RECYCLING

 Existing recycling capacity in the U.K. is founded upon the reclamation of resources which are still in a sufficiently prime state to be equivalent to the raw materials they replace, where the cost of reclamation is less than expenditure on extraction of those raw materials. This pattern is illustrated in such sectors as minerals, metals and plastics. Large- scale, centralised and industrialised recovery is inappropriate and less economically viable for many materials, such as bulky organic matter [or putrescible wastes] and many other occasional recyclables, which could have value in organic growing systems and be effectively dealt with by a proliferation of dispersed networks of users.

Recycling capacity could be greatly expanded by measures to harness these underexploited resources. Any measures should be predicated upon the identification of end-users for suitable recyclables. If a sufficiently broad network of local growers could be encouraged to receive and process such materials, mutual benefits could be achieved both in terms of the avoidance of inefficient current practices, such as landfill and incineration, and in the generation of desired end-products; increased organic food output and related benefits. Suitable measures could help achieve targets for the proportion of the wastestream which is recovered and recycled whilst also tangibly benefiting the areas in which they take place.

Crucial to the development of capacity in this field is the fair and efficient administration of existing statutory incentives, such as the requirement on local authorities to recycle 25% of waste by the year 2000 and the availability of credits to organisations recycling waste material.

Many initiatives are already in place to demonstrate the efficacy of such measures, the best example being in the case of the composting of municipal refuse. However, current capacity is geared to limited objectives, ignoring closely related materials such as the processing of autumn leaves into leafmould, a superior substitute for peat.

Effective commitments to achieve these objectives could include the interception of materials suitable for organic food growing before they are taken to landfill or incineration. Guaranteed prices for quantities of these resources could support increased employment opportunities in the reclamation industry to supply the needs of organic food growers. Lists of such resources are included in article below.

In the case of many materials, it would be justifiable to accumulate, stockpile and store them indefinitely, awaiting use. Similarly, drop-off sites close to production, such as on derelict allotments accessible by road, could be managed to allow waste processors to divert materials away from other destinations.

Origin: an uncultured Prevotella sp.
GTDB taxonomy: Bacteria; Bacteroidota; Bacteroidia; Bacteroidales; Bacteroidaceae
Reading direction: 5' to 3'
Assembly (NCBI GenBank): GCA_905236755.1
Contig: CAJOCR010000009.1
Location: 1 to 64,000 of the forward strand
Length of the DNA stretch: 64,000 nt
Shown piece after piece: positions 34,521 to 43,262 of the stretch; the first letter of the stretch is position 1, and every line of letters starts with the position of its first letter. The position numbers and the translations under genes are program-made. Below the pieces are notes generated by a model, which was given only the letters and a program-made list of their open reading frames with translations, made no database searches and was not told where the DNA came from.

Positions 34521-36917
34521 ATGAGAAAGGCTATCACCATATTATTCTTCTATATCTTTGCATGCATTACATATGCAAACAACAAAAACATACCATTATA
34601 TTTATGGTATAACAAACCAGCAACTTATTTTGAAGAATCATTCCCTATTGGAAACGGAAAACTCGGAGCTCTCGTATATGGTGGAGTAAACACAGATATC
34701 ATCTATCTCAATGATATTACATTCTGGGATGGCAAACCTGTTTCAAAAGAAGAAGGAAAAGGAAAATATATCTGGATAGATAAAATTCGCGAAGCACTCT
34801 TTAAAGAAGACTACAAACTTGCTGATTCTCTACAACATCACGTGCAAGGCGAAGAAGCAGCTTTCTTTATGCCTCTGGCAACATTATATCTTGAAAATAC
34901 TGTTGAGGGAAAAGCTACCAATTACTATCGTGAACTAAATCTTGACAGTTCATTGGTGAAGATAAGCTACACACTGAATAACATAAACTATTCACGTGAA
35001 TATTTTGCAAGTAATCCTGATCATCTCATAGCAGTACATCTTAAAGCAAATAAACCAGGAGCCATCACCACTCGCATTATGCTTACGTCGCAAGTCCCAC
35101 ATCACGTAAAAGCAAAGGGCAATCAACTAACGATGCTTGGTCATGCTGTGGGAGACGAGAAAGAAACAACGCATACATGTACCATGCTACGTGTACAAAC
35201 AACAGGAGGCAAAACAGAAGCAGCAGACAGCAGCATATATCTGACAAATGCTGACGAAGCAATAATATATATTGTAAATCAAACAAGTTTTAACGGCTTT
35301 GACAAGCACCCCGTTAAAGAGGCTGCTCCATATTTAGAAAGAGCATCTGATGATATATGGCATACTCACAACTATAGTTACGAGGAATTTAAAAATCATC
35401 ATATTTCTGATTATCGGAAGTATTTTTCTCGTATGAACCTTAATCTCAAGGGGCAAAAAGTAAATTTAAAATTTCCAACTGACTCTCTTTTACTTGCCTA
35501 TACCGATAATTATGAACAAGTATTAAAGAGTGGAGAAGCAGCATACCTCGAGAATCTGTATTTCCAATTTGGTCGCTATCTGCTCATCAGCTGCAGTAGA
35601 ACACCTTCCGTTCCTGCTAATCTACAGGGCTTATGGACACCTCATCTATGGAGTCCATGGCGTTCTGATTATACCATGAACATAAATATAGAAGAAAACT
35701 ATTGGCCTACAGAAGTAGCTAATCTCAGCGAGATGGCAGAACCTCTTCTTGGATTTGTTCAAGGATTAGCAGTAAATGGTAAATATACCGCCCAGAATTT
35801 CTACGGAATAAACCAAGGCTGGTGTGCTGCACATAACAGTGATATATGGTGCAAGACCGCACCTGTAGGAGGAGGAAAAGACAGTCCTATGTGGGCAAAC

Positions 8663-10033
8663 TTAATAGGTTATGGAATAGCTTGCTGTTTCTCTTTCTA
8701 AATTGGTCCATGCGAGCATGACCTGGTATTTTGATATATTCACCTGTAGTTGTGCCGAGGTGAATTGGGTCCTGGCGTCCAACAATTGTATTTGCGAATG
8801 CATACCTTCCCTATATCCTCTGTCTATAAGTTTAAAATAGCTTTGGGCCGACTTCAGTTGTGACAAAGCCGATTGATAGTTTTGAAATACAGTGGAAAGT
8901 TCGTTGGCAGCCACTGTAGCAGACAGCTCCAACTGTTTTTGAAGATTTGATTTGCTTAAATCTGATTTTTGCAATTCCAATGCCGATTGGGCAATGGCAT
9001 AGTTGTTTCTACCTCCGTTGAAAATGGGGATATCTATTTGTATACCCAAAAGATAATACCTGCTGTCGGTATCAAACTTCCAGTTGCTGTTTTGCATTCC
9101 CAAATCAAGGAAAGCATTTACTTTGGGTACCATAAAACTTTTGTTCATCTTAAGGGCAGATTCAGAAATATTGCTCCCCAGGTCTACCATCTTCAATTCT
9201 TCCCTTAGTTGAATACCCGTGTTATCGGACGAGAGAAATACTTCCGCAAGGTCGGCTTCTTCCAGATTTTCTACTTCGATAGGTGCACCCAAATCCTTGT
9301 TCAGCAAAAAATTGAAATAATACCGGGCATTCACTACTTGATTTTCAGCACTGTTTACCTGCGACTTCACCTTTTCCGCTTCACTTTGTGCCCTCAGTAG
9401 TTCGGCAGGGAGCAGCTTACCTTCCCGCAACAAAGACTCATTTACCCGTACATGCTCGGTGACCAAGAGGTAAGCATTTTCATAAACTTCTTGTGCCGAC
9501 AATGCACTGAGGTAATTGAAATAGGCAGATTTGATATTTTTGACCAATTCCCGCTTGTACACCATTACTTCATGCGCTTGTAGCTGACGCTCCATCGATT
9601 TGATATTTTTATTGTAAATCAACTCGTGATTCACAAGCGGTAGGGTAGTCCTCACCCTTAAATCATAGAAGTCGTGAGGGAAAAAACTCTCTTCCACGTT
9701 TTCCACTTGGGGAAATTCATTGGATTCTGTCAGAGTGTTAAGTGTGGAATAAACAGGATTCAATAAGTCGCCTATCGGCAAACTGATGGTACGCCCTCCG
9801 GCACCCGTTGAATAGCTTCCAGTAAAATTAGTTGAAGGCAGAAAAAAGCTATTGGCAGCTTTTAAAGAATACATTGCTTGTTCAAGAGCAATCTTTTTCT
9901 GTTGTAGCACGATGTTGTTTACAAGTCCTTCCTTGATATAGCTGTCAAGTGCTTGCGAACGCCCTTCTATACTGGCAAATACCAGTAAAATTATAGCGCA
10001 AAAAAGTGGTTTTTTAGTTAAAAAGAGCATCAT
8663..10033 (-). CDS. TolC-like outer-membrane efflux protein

This pattern could be expanded to include regional databases and directories, performing the role of clearing houses for matching supply and demand of available resources. The improved environmental impacts of operating such schemes would justify public investment to subsidise them at least initially, stimulating cultivation in the areas where this happens. Private industry is already being motivated to develop in this direction by pressures such as increases in the landfill tax.

 

Extract from SOFI – its formation – 1998

 

 RECYCLING FOR ORGANIC FOOD-GROWING

A SCAVENGER’S GUIDE

[RECYCLODYNAMIC GARDENING]

Recycling can often be limited in a domestic context by the space available. Gardening and allotmenting can provide many opportunites for extensive recycling and re-using a wide range of resources, from materials which will form permanent features [such as renovated buildings], through items which will be useful for several years [such as repaired tools], to matter which can be continuously collected and consumed [such as compostables]. This leaflet firstly attempts to list many different materials and their uses [1], according to how long they will last. Secondly it describes these same materials grouped according to what function [2] they perform in a growing system. It then suggests several likely sources [3] of freely available resources, grouped according to how far they need to be transported, and concludes with recommendations on what materials could be less helpful or even dangerous [4], especially in the context of growing organic food.

The most important criteria used for assessing all these resources is their suitability and safety for inclusion in food-growing systems. Compiled from ten years of experience of recycling for organic food growing in an urban context.
The defining characteristic of organic gardening and horticulture is an understanding of the many, diverse cycles involved in plant growth and the ability to harness them to improve the growing system. Remember that plants and gardens provide most of us with the only means of accessing and storing the abundant, renewable energy of the sun, the ultimate in sustainable power sources.

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Consumables  – [will last for a few years.]
SECOND-HAND / REPAIRED TOOLS / EQUIPMENT
SCAFFOLDING PLANKS
WOODEN GUTTERS
Permanent and semi-permanent – Materials which will endure indefinitely.

SUITABLE MATERIALS BY USE OR FUNCTION

If you remember everything that might have some use in your garden, you can easily source many of the materials you will need.

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3. SOURCES OF MATERIALS.

ON-SITE CYCLES :

LOAM COMPOST LEAFMOULD LIQUID FEEDS MULCHES LIVESTOCK WILDLIFE

LOCALLY AVAILABLE :

[up to 1 km] DOMESTIC/ SKIPS / BUILDING SITES / INDUSTRIAL / SHOPS/ RETAIL / INSTITUTIONAL / MUNICIPAL MAINTENANCE

TRANSPORT TO SITE :

[5-10 km] LANDFILL INTERCEPT / DUMPIT SITES / COUNCIL SPECIAL COLLECTIONS/ SECONDHAND / EXISTING RECYCLING PROJECTS /

IMPORTS :

SEAWEED / ABATTOIR WASTES

 

4. CONTAMINANTS: AVOID / REMOVE / DISPOSE / REPLACE

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